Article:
By law, an “electronic nicotine delivery system” is an electronic device used to simulate smoking while delivering nicotine or another substance to a person who inhales from it. Under existing law, delivery systems include electronic (1) cigarettes; (2) cigars; (3) cigarillos; (4) pipes; (5) hookahs; and (6) related devices, cartridges, or other components. The act expands this list to include electronic cigarette liquid used in such a delivery system or vapor product, which produces a vapor that may or may not contain nicotine and is inhaled by the system or product user.

Under existing law, a “vapor product” uses a heating element; power source; electronic circuit; or other electronic, chemical, or mechanical means, regardless of shape or size, to produce a vapor the user inhales. The vapor may or may not include nicotine.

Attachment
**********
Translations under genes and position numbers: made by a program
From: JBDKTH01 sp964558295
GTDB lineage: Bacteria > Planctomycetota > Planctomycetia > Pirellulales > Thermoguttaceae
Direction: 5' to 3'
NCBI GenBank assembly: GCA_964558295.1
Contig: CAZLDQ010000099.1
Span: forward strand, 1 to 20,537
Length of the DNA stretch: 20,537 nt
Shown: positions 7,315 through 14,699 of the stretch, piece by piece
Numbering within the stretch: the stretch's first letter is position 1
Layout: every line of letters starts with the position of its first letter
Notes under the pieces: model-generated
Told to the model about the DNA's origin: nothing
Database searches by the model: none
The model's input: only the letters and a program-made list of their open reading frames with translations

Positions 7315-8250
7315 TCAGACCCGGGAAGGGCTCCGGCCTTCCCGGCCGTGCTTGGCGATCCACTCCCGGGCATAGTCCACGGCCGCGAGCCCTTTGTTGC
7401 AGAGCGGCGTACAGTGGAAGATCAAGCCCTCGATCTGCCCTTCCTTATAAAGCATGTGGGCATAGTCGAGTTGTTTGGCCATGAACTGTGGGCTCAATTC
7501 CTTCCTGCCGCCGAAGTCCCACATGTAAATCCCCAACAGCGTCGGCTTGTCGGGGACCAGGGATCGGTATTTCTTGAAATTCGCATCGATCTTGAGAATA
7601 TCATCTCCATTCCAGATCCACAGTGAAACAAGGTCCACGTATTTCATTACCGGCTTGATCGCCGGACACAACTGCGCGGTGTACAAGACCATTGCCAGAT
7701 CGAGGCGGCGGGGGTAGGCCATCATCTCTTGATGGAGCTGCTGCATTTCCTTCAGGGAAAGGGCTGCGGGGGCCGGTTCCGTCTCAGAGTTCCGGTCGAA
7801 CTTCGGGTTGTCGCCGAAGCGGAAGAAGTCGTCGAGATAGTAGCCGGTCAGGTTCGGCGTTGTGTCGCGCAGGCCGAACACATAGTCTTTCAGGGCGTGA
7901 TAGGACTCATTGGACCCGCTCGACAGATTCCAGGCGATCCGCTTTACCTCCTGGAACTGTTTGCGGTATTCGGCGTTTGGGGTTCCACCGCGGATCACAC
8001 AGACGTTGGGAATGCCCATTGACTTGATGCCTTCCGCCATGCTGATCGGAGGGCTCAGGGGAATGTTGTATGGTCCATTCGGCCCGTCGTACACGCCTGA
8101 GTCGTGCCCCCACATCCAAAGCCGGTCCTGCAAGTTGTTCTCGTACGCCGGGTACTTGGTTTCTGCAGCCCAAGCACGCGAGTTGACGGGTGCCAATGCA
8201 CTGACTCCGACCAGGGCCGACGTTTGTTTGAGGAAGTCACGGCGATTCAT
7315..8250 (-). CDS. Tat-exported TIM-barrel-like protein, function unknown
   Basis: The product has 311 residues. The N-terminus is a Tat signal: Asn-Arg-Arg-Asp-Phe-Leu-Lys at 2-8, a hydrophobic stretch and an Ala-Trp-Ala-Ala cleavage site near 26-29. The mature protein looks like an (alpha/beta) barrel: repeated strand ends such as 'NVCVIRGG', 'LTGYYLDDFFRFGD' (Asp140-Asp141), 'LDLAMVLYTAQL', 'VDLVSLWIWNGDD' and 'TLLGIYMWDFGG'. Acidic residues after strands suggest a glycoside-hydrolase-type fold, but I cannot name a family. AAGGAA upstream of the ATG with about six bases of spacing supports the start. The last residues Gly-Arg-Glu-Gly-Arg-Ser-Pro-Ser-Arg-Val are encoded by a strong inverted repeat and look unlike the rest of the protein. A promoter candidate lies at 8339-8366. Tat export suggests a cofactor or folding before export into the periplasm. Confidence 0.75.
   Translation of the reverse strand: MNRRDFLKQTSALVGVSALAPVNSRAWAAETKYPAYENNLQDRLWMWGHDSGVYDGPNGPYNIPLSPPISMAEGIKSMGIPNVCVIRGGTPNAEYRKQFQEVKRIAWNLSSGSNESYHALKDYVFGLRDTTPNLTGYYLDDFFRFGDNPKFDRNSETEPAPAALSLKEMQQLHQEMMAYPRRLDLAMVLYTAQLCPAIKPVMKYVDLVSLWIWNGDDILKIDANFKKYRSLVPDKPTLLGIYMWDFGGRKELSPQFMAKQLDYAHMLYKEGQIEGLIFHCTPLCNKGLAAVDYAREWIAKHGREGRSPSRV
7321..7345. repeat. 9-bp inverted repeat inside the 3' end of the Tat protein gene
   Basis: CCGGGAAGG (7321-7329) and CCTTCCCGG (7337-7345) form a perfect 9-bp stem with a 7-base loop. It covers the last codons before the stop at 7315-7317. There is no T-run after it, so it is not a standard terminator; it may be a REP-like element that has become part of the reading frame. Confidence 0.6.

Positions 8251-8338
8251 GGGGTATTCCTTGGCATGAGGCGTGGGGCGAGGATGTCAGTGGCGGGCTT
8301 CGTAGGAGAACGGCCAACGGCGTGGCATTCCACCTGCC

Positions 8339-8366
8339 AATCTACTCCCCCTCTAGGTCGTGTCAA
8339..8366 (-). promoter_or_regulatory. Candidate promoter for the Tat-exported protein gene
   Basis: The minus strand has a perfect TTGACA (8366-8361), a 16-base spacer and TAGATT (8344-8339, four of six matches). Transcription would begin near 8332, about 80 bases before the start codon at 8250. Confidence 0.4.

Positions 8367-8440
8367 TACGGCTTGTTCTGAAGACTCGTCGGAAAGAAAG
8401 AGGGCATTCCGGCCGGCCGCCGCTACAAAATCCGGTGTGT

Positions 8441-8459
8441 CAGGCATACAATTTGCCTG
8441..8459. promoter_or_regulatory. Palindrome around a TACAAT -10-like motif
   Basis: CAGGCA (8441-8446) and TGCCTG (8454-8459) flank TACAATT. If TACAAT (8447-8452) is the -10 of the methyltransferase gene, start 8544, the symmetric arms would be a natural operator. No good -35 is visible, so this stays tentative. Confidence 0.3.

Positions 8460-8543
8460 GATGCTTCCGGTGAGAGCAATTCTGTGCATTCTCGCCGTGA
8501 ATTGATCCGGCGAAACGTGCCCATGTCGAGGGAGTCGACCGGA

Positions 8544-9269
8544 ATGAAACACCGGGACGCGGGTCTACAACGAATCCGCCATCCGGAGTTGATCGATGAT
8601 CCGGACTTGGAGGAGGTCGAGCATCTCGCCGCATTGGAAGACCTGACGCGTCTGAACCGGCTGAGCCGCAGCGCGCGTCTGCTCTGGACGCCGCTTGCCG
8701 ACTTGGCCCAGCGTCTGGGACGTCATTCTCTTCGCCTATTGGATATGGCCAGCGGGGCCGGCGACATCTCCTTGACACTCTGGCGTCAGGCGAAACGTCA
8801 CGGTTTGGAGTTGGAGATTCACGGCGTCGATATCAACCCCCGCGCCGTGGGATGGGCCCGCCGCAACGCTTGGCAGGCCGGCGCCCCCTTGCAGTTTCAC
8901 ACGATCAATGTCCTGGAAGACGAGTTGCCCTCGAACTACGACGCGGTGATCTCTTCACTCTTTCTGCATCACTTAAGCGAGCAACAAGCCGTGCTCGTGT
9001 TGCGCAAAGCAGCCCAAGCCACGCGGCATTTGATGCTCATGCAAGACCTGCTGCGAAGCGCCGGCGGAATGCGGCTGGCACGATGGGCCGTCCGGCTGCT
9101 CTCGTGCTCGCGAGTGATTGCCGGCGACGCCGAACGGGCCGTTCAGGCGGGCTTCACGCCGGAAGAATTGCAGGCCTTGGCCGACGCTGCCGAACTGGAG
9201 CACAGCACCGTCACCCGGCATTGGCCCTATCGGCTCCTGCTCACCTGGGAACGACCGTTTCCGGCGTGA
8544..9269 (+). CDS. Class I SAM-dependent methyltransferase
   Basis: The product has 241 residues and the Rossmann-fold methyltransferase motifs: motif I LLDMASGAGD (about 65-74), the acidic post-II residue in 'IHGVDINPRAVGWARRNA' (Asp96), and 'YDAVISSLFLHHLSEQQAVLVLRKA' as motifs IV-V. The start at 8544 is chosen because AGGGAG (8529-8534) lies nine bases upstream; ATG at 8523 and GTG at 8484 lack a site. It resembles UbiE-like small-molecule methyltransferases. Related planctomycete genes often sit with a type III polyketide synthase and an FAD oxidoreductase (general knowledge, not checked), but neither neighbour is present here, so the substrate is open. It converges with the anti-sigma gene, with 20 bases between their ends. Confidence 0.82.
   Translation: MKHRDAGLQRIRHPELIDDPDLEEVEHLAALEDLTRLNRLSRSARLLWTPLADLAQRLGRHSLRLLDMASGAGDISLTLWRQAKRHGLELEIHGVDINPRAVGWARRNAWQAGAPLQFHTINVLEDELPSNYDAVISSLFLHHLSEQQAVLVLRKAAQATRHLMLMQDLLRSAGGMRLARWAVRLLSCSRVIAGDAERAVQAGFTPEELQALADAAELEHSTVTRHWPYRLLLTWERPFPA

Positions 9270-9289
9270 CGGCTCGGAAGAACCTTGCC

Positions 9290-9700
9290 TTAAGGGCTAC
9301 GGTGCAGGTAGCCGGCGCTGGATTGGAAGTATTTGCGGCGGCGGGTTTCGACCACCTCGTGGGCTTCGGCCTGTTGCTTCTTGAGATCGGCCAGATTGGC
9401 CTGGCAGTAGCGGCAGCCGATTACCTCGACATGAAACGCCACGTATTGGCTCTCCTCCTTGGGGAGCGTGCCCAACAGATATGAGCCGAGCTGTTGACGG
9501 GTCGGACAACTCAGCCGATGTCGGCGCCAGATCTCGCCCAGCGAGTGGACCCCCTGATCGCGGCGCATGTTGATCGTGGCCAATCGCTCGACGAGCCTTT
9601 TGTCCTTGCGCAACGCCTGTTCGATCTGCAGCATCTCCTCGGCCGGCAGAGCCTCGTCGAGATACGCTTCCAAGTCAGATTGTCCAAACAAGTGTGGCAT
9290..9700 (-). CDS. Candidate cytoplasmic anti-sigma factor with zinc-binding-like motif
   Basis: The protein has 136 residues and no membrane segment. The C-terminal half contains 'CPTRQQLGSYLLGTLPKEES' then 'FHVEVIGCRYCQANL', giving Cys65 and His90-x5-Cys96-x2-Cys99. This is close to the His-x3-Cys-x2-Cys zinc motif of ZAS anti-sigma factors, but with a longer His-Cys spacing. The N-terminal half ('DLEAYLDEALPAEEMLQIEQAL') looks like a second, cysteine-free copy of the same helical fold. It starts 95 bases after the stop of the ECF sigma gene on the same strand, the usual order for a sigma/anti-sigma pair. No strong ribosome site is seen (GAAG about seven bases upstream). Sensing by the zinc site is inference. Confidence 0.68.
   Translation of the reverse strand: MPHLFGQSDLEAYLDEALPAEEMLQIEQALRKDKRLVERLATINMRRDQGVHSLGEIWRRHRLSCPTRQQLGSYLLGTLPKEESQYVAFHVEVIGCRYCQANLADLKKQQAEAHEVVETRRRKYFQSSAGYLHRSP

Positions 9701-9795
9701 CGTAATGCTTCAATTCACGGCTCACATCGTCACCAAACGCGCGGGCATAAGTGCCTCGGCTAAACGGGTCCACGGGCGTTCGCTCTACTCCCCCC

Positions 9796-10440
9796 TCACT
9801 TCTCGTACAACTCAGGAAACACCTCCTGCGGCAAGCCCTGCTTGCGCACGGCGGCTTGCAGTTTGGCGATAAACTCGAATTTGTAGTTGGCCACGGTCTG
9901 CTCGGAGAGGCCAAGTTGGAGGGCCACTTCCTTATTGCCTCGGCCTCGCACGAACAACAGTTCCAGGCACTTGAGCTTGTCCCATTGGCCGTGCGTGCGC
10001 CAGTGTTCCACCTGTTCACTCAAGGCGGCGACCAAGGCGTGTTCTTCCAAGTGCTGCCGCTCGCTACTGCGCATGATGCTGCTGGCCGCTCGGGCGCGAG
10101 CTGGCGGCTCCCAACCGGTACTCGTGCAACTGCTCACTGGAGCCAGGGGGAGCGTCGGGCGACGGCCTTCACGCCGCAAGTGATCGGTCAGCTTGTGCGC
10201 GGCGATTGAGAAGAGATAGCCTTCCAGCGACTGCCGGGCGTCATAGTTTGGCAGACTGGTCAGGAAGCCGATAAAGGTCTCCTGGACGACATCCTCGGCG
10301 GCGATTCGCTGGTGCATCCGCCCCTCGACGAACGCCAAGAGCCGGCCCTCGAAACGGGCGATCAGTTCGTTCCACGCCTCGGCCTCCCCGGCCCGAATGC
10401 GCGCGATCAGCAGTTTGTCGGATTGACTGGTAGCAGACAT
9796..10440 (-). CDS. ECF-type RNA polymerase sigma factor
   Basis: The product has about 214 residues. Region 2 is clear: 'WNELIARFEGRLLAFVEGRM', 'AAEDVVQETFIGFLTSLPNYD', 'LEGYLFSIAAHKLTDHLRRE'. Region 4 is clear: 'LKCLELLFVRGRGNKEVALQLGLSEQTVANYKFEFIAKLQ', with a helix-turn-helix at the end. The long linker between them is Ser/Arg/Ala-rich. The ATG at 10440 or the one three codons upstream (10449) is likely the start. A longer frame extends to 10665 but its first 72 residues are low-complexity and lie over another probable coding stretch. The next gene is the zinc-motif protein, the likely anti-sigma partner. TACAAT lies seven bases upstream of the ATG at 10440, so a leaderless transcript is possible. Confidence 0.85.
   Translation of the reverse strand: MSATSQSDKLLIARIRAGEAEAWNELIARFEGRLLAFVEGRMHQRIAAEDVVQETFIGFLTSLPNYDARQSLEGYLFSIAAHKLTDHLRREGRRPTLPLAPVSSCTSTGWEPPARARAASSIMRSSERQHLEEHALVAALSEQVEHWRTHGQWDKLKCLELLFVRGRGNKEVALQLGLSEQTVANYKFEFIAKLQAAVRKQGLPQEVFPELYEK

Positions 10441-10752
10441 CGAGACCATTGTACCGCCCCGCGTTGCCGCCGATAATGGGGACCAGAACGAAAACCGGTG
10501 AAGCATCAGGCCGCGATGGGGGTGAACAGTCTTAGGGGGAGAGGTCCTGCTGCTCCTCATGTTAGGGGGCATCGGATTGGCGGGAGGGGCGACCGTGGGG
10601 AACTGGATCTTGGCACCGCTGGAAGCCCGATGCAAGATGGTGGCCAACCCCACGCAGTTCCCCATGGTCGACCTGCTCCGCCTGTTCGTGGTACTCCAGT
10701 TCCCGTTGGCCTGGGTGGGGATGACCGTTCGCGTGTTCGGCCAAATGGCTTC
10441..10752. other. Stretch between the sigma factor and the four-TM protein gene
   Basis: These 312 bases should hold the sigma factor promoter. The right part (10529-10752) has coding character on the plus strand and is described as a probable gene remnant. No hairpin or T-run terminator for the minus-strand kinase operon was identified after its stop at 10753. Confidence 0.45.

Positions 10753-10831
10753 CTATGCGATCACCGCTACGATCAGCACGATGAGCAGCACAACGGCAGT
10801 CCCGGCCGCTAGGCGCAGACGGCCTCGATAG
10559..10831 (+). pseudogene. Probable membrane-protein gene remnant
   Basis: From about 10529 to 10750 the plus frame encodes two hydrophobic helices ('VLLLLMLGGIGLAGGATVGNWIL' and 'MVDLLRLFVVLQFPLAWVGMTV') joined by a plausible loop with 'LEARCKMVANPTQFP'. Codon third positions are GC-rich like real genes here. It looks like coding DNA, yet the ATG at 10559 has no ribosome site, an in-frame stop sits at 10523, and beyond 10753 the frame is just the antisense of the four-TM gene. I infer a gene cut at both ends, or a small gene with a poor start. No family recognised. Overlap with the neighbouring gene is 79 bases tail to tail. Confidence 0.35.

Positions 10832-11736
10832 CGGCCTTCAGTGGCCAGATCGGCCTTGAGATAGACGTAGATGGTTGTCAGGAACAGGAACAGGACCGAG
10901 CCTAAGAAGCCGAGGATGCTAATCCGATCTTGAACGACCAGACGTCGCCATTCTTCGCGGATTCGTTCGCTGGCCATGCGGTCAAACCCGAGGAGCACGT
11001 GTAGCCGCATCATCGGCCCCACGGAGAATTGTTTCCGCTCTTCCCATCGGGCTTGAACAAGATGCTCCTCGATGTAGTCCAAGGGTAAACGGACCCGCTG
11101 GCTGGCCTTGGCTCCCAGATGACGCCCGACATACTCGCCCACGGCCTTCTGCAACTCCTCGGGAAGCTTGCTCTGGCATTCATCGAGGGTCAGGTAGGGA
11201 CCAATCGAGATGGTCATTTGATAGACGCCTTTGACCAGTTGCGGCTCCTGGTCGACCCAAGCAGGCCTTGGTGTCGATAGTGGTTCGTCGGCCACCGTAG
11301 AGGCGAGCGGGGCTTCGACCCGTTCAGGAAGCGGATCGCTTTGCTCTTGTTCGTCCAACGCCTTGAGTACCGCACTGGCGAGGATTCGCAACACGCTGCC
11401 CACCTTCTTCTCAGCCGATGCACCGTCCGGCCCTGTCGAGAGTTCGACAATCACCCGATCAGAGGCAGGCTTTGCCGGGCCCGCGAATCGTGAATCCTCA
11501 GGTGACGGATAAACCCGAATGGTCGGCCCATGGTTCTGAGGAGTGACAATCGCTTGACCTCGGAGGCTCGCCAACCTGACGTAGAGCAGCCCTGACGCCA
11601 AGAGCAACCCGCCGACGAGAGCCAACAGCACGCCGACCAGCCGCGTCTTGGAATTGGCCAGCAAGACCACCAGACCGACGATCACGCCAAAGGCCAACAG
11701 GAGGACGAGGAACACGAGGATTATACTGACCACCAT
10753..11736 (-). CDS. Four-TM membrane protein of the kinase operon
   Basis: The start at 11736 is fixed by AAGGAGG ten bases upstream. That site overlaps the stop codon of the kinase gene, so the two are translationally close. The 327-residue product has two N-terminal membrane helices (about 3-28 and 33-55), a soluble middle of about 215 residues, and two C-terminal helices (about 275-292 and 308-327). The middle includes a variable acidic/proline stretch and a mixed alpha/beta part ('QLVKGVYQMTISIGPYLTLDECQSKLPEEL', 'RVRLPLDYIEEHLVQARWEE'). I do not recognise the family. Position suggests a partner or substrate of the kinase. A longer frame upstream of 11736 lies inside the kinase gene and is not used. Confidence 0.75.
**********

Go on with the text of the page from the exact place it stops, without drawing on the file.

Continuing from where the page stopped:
Dealer and Manufacturer Registration

Beginning March 1, 2016, the act requires electronic nicotine delivery system or vapor product dealers and manufacturers to register with DCP and annually renew their registration in order to sell or manufacture an electronic nicotine delivery system or vapor product. Under the act, a manufacturer is anyone who mixes, compounds, repackages, or resizes any nicotine-containing electronic nicotine delivery system or vapor product.

Application.  Beginning January 1, 2016, anyone seeking a dealer or manufacturer registration or registration renewal must apply to DCP using a DCP-furnished form. The application must include (1) the applicant's name and address; (2) the business location; (3) a financial statement detailing any business transactions connected to the application; (4) the applicant's criminal convictions; and (5) proof that the business location will meet state and local building, fire, and zoning requirements. The act authorizes DCP to conduct an investigation to determine whether to issue an applicant's registration.